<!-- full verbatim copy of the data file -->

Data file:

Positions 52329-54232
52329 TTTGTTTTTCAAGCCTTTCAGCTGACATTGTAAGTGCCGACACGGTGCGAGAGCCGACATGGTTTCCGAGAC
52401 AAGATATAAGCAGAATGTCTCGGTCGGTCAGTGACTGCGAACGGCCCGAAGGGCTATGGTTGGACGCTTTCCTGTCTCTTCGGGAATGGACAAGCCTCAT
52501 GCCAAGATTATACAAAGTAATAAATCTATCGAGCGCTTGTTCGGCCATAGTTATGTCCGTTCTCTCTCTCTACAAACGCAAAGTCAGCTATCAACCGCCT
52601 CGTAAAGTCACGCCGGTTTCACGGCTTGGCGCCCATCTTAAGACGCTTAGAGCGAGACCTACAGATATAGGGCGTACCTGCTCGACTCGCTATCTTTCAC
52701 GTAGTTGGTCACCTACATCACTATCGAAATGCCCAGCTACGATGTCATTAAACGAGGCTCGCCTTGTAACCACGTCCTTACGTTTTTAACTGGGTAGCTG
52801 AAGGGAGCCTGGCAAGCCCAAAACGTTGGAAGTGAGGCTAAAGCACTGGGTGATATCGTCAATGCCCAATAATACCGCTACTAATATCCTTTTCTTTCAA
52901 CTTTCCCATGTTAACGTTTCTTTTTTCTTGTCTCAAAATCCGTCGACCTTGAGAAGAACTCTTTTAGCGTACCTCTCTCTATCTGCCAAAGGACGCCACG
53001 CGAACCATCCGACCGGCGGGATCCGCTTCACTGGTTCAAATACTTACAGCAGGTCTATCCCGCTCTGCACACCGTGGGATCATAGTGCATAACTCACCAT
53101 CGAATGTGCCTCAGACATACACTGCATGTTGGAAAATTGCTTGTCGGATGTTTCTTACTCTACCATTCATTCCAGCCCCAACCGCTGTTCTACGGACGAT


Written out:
Positions 52329-54232
52329 TTTGTTTTTCAAGCCTTTCAGCTGACATTGTAAGTGCCGACACGGTGCGAGAGCCGACATGGTTTCCGAGAC
52401 AAGATATAAGCAGAATGTCTCGGTCGGTCAGTGACTGCGAACGGCCCGAAGGGCTATGGTTGGACGCTTTCCTGTCTCTTCGGGAATGGACAAGCCTCAT
52501 GCCAAGATTATACAAAGTAATAAATCTATCGAGCGCTTGTTCGGCCATAGTTATGTCCGTTCTCTCTCTCTACAAACGCAAAGTCAGCTATCAACCGCCT
52601 CGTAAAGTCACGCCGGTTTCACGGCTTGGCGCCCATCTTAAGACGCTTAGAGCGAGACCTACAGATATAGGGCGTACCTGCTCGACTCGCTATCTTTCAC
52701 GTAGTTGGTCACCTACATCACTATCGAAATGCCCAGCTACGATGTCATTAAACGAGGCTCGCCTTGTAACCACGTCCTTACGTTTTTAACTGGGTAGCTG
52801 AAGGGAGCCTGGCAAGCCCAAAACGTTGGAAGTGAGGCTAAAGCACTGGGTGATATCGTCAATGCCCAATAATACCGCTACTAATATCCTTTTCTTTCAA
52901 CTTTCCCATGTTAACGTTTCTTTTTTCTTGTCTCAAAATCCGTCGACCTTGAGAAGAACTCTTTTAGCGTACCTCTCTCTATCTGCCAAAGGACGCCACG
53001 CGAACCATCCGACCGGCGGGATCCGCTTCACTGGTTCAAATACTTACAGCAGGTCTATCCCGCTCTGCACACCGTGGGATCATAGTGCATAACTCACCAT
53101 CGAATGTGCCTCAGACATACACTGCATGTTGGAAAATTGCTTGTCGGATGTTTCTTACTCTACCATTCATTCCAGCCCCAACCGCTGTTCTACGGACGAT